March 30, 2005
Takeo Kanade, U.A. and Helen Whitaker Professor of CS and Robotics, Professor of ECE, has initiated a gift to the Carnegie Mellon University Archives of his papers and memorabilia. Over time, this generous gift will fully document Kanades career at the university in the closely intertwined disciplines of computer science, artificial intelligence and robotics.
Kanade, a dynamic researcher and teacher whose current interests include an autonomous air vehicle, the science of computer vision, medical robotics and 3D images captured as virtualized reality, is characteristically modest about the gift. Look at thisI was so thorough, he laughed as University Archivist Jennie Benford packed up files at his office.
However, Kanade understands the value of preserving a body of work and enabling students, teachers and other researchers to pore over it. If they know what you thought and did, if they can get a hint, a glimpse into the processwho knows what they may see and what may come of it?
The first installment of the Kanade gift, roughly 16 linear feet of papers, includes work that created 3D computer visioning (Origami World), Mars Rover mapping capabilities, computer-enhanced face recognition, underwater robots, autonomous driving robots and much more. Eyes twinkling, Kanade said, Giving these files to the archives motivates me to work even harder, knowing that my notes, papers and modelsthose that worked and those that didnt work so wellwill be preserved as history and as a reference point for future research.
Fulfilling the University Archives commitment to the Kanade gift, the University Libraries will organize and catalog the Kanade Collection as it is received until the archive is complete. The archival process will preserve the original documents and make them available for hands-on research by scholars. The process is also a preliminary for digitization, which will enable access to the collection online in searchable full text.
Kanade particularly appreciates archival digitization. He says it is an investment that not only enables but encourages communication among researchers, facilitating new ideas and scientific progress.
Making research available on the Internet expands the tradition of networking among colleagues to include unknown colleagues and future collaborators anywhere in the world, Kanade observed.
Kanade is in the business of creating new knowledge, and his vision for the donated papers is an active one. He hopes that his materials will illuminate a thought process and stimulate additional research. Since his days as a visiting professor at Carnegie Mellon (1977-79), Kanade has developed, altered and modified many research methods, approaches and theories.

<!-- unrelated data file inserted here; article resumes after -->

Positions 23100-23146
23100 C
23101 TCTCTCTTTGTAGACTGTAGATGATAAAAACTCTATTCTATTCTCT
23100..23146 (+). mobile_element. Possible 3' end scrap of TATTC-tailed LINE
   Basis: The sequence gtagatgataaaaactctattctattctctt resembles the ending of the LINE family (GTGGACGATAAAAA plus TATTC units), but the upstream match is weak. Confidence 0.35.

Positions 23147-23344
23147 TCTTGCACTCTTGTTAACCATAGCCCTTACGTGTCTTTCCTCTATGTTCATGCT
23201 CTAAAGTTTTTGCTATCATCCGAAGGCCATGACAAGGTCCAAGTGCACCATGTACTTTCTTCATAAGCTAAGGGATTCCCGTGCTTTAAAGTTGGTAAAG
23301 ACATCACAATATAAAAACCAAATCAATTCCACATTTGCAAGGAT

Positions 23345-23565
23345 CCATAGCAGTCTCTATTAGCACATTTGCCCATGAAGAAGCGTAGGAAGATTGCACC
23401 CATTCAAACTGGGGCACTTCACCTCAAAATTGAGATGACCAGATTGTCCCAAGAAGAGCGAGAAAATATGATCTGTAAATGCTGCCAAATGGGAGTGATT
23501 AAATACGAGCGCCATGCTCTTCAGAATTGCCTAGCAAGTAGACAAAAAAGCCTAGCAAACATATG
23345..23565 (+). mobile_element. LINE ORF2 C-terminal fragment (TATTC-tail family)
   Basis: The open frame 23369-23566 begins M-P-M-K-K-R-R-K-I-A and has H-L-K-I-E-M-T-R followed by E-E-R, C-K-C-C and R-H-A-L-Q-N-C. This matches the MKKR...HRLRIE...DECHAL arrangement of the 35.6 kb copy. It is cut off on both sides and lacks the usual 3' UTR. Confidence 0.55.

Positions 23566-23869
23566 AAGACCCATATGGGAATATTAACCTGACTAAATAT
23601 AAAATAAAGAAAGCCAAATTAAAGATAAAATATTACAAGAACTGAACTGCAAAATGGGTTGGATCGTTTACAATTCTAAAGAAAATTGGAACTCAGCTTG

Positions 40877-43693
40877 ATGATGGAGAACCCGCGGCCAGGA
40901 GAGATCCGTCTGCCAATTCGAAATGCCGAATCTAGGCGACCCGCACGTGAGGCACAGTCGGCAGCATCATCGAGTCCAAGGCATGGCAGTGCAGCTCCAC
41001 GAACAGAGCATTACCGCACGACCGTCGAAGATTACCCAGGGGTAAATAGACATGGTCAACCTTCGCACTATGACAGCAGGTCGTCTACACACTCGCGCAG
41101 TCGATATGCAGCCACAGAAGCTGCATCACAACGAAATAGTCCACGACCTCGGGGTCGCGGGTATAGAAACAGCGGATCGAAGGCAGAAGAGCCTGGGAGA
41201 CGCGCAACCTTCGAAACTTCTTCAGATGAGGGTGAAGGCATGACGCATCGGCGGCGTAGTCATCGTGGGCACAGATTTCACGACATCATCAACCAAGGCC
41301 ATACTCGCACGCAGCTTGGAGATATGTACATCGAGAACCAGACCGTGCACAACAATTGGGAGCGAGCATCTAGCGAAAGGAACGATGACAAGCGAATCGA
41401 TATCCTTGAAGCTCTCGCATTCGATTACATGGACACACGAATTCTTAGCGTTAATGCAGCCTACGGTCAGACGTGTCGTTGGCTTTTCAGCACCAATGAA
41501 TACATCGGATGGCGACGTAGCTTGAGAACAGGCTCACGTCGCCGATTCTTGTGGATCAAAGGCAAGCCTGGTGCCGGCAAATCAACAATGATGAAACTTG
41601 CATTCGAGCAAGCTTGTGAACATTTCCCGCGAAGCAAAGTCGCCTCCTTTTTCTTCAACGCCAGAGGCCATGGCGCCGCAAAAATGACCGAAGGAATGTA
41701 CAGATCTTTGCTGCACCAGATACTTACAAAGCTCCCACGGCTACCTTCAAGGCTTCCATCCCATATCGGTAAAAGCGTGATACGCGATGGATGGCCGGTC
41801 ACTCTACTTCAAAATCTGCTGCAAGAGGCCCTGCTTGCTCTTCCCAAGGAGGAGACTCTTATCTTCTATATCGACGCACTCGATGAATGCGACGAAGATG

Based on experience, he passes on the secrets of good research to his students today, advising, for instance, Think like an amateur; execute as an expert. Wisdom gained from experience illustrates that history has important lessons for the present. The archival process, especially digitization, increases scholars access to specialized history and information and, Kanade says, provides necessary perspectives for future thinking.
And regarding personal benefit? If nothing else, Kanade smiles, I now have additional motivation to make my work better so the archives will be more interesting. He continues his current efforts as a principal investigator of several vision and robotics projects at Carnegie Mellon.
The Kanade gift augments Carnegie Mellons existing archives in computer science and artificial intelligence, which include the work of famed computer scientist Allen Newell, who used computer simulation as a research tool to understand the human mind, and Nobel Laureate Herbert A. Simon, who received the prize for his work in economics. Simon and Newell helped to found the fields of artificial intelligence and cognitive psychology. In addition, the University Archives have recently acquired the papers of Joseph Traub, former head of the Computer Science Department at Carnegie Mellon (1971-79) and founding chairman of the Computer Science Department at Columbia University (1979-89). The University Archives are also preparing to digitize the papers of Nobel Prize-winning physicist Clifford G. Shull.